Brass bound ‘figured’ Walnut Card/Games Box by George Betjemann

Price: £875
Stock No. 1458/Q


Brass bound finely figured Walnut games box containing four sets of Bezique cards, scorecards and counters, within a sectioned interior. Made by the famed boxmaker to Queen Victoria, George Betjemann with typical brass straps and a Pietra Dura circular disc to the lid.

Date: c.1875

Dimensions: Height: 6.5cm.  Width: 27cm.  Depth: 17.2cm.

George Betjemann & Sons – In 1812 and at the age of 14, George Betjemann started apprenticing as a cabinet maker with his uncle, Gilbert Slater at his premises on Carthusian Street, London. In 1834, George then joined his father-in-law, William Merrick’s cabinet making business on Red Lion Street, Clerkenwell, London. George brought his sons, George William Betjemann (his eldest) and John Betjemann (grandfather of poet, Sir John Betjeman), to apprentice with him from 1848. He began his own business at 6 Upper Ashby Street, Clerkenwell, London, and with his two sons having completed their apprenticeships in 1855, expanded to 7 Upper Ashby Street shortly after.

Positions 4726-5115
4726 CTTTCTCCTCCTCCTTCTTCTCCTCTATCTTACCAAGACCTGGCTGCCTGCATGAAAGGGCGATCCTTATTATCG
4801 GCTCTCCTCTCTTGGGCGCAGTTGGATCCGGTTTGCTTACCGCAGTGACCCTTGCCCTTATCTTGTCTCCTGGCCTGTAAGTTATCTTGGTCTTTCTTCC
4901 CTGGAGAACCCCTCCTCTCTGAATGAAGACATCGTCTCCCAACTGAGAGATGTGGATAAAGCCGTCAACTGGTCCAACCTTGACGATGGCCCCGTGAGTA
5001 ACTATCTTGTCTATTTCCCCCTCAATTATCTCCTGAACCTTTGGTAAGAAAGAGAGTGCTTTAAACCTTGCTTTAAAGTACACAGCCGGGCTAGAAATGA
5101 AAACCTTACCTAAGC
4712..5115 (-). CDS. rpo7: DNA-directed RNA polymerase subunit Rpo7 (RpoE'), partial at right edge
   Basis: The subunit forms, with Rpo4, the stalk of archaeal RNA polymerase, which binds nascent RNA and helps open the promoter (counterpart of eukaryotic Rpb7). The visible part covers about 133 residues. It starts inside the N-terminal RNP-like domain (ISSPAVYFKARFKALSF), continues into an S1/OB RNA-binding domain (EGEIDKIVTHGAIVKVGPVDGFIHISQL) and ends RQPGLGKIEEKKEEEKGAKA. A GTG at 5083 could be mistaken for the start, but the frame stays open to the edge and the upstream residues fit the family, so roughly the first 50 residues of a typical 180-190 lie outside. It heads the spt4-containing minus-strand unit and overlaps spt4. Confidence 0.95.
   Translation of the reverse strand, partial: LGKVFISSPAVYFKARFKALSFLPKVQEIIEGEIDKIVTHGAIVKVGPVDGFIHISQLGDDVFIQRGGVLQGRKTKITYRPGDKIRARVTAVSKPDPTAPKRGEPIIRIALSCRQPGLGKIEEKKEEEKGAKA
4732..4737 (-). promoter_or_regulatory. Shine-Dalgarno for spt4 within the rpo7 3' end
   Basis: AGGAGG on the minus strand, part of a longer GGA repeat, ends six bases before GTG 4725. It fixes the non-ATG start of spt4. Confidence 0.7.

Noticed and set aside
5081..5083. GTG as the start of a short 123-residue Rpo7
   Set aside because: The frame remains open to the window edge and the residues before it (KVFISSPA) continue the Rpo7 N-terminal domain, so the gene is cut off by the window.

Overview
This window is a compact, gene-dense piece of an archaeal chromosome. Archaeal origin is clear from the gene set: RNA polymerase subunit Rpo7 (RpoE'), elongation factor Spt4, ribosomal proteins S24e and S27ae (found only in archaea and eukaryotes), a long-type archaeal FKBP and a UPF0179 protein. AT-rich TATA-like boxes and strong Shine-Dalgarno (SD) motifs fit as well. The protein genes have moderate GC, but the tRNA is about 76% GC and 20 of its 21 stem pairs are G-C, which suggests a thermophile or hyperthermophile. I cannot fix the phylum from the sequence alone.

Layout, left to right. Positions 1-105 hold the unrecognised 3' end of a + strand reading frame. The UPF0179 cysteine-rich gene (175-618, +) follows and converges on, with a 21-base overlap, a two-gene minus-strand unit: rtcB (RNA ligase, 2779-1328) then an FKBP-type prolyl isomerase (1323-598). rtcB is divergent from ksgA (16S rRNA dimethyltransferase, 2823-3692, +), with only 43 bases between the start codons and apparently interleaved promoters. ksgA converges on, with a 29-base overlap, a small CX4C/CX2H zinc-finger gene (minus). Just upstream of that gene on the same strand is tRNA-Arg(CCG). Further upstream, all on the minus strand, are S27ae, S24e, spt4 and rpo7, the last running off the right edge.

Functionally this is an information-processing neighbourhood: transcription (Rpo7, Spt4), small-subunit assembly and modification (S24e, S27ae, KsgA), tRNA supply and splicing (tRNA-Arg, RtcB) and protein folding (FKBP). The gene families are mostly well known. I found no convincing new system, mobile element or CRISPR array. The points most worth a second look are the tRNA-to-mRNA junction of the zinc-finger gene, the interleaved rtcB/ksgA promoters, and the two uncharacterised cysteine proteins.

In 1859, George moved into 36 Pentonville Road, London (their new family home and business residence) where he continued his business, now called George Betjemann & Sons, alongside his two sons. George William never married but instead was ‘married’ to his work, being a true artist and perfectionist. Their work was on display at the International Exhibition of 1862, and the International Exposition of 1867 in Paris.

By 1871, they had expanded their residence to incorporate 38 Pentonville Road and were employing 119 people. Records show that by 1875 a further incorporation of 40 Pentonville Road was undertaken and became George Betjemann & Sons.